Grant Shapps rebuked by UK Statistics Authority for misrepresenting benefit figures

Yet another Conservative politician is caught making it up.

After entering office in 2010, David Cameron promised to lead "the most open and transparent government in the world", but rarely a month now passes without one of his ministers being rebuked for some act of statistical chicanery. Last December, Jeremy Hunt was ordered by the UK Statistics Authority to correct his false claim that spending on the NHS had risen in real terms "in each of the last two years", then in January, Cameron himself was rapped for stating that the coalition "was paying down Britain’s debts" (the national debt has risen from £828.7bn, or 57.1 per cent of GDP, to £1.19trn, or 75.4 per cent of GDP since May 2010) and then earlier this month, Iain Duncan Smith was rebuked for alleging that 8,000 people moved into work as a result of the introduction of the benefit cap (for which, as I recently revealed on The Staggers, he now faces a grilling from the work and pensions select committee). 

Now, Grant Shapps has joined his fellow Conservatives in the data hall of shame. In March, the Tory chairman claimed that "nearly a million people" (878,300) on incapacity benefit had dropped their claims, rather than face a new medical assessment for its successor, the employment and support allowance. The figures, he said, "demonstrate how the welfare system was broken under Labour and why our reforms are so important". The claim was faithfully reported by the Sunday Telegraph but as the UK Statistics Authority has now confirmed in its response to Labour MP Sheila Gilmore (see below), it was entirely fabricated.

In his letter to Shapps and Iain Duncan Smith, UKSA chair Andrew Dilnot writes that the figure conflated "official statistics relating to new claimants of the ESA with official statistics on recipients of the incapacity benefit (IB) who are being migrated across to the ESA". Of the 603,600 incapacity benefit claimants referred for reassessment as part of the introduction of the ESA between March 2011 and May 2012, just 19,700 (somewhat short of Shapps's "nearly a million) abandoned their claims prior to a work capability assessment in the period to May 2012. The figure of 878,300 refers to the total of new claims for the ESA closed before medical assessment from October 2008 to May 2012. Thus, Shapps's suggestion that the 878,300 were pre-existing claimants, who would rather lose their benefits than be exposed as "scroungers", was entirely wrong.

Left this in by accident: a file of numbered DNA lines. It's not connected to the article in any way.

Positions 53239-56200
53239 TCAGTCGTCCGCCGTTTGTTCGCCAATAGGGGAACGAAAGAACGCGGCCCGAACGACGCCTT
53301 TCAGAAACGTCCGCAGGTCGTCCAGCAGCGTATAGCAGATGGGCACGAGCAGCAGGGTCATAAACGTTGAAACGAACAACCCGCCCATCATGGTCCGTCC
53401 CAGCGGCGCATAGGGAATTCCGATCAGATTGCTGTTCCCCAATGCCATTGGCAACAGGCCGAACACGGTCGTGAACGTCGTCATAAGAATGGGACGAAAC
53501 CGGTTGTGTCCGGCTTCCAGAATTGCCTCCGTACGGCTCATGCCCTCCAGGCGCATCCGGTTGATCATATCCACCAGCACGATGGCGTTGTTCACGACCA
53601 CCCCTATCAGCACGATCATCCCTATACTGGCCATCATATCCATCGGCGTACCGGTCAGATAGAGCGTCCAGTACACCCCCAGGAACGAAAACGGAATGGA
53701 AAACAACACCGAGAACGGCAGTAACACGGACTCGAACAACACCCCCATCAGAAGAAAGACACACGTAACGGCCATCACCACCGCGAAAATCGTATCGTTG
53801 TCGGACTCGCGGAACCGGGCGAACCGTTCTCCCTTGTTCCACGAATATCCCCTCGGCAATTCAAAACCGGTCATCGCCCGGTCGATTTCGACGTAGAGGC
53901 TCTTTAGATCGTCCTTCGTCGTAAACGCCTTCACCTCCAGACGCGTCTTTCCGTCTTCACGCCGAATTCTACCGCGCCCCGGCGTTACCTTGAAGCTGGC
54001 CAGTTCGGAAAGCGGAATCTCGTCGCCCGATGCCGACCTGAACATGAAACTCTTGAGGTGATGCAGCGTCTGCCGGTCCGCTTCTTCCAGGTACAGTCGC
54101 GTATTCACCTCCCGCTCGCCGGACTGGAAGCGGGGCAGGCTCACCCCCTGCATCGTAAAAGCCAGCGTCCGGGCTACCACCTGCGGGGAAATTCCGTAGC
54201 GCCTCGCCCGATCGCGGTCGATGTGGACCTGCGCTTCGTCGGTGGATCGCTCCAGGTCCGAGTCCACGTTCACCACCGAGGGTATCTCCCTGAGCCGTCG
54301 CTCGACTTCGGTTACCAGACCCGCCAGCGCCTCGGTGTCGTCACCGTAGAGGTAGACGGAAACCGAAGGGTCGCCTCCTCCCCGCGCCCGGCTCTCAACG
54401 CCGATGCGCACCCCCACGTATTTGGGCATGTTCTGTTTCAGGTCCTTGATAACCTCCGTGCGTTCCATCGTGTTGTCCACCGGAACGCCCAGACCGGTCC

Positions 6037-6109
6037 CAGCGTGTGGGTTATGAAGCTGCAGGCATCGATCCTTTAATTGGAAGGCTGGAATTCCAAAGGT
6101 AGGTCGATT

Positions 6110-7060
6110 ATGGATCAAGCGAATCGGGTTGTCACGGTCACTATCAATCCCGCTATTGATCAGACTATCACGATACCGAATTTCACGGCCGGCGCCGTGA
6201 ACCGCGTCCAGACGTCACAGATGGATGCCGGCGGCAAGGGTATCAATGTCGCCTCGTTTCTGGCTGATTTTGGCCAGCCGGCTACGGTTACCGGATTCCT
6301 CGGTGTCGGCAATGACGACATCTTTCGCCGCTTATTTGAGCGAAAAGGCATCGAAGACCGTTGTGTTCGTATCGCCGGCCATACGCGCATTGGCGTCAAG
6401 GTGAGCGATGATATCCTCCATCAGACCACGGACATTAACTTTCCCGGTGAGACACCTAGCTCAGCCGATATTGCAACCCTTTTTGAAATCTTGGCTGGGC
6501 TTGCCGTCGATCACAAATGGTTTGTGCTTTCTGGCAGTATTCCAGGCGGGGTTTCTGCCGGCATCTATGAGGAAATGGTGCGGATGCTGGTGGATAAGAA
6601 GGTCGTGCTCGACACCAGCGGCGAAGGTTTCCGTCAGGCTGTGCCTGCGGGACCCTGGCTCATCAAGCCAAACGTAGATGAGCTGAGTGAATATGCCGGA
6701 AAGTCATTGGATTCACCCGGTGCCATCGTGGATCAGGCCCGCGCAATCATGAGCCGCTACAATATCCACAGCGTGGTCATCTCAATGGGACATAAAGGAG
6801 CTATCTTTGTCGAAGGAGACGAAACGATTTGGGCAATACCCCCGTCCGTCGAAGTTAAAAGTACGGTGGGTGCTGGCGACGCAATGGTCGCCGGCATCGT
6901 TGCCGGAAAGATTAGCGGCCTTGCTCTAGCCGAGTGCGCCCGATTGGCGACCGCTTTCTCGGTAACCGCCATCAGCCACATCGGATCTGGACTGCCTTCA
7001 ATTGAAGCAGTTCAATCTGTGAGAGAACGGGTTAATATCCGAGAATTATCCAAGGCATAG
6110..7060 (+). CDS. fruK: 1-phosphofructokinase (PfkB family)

As significantly, there is no evidence that those who abandoned their claims did so for the reasons ascribed by Shapps. Thousands of people move on and off ESA each month, many for the simple reason that their health improves and/or they return to employment before facing a work capability assessment. To suggest, as Shapps did, that all those who dropped their claims were dodging the doctor is sinister nonsense designed to reinforce the worst prejudices about the welfare system. 

Fortunately, the newly activist UK Statistics Authority appears intent on tracking Shapps and co. all of the way. Ministers may continue to prefer policy-based evidence to evidence-based policy, but they can no longer do so without consequences.

Update: Labour has now responded to the story, with shadow work and pensions secretary Liam Byrne calling on Shapps "to come clean and apologise for trying to pull the wool over people’s eyes". Here's his full statement: 

"This is a Government that doesn’t like to let the facts get in the way of a good story.

"Grant Shapps may know a thing or two about making things up but it really is outrageous that the Tories have been caught yet again misusing statistics for their own ends. People want a Government that deals with the problems facing Britain, with a plan for getting growth and jobs in our economy, not one that repeatedly misleads the public.

"Grant Shapps needs to come clean and apologise for trying to pull the wool over people’s eyes."

Conservative chairman Grant Shapps speaks at last year's Conservative conference in Birmingham. Photograph: Getty Images.

George Eaton is political editor of the New Statesman.

Chuka Umunna speaks at the launch of Labour's education manifesto during the general election. Photograph: Getty Images.
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After so badly misjudging the leadership contest, how will the Blairites handle Corbyn?

The left-winger's opponents are divided between conciliation and aggression. 

When Labour lost the general election in May, the party’s modernisers sensed an opportunity. Ed Miliband, one of the most left-wing members of the shadow cabinet, had been unambiguously rejected and the Tories had achieved their first majority in 23 years. More than any other section of the party, the Blairites could claim to have foreseen such an outcome. Surely the pendulum would swing their way?

Yet now, as Labour’s leadership contest reaches its denouement, those on the right are asking themselves how they misjudged the landscape so badly. Their chosen candidate, Liz Kendall, is expected to finish a poor fourth and the party is poised to elect Jeremy Corbyn, the most left-wing leader in its 115-year history. For a faction that never ceases to underline the importance of winning elections, it will be a humbling result.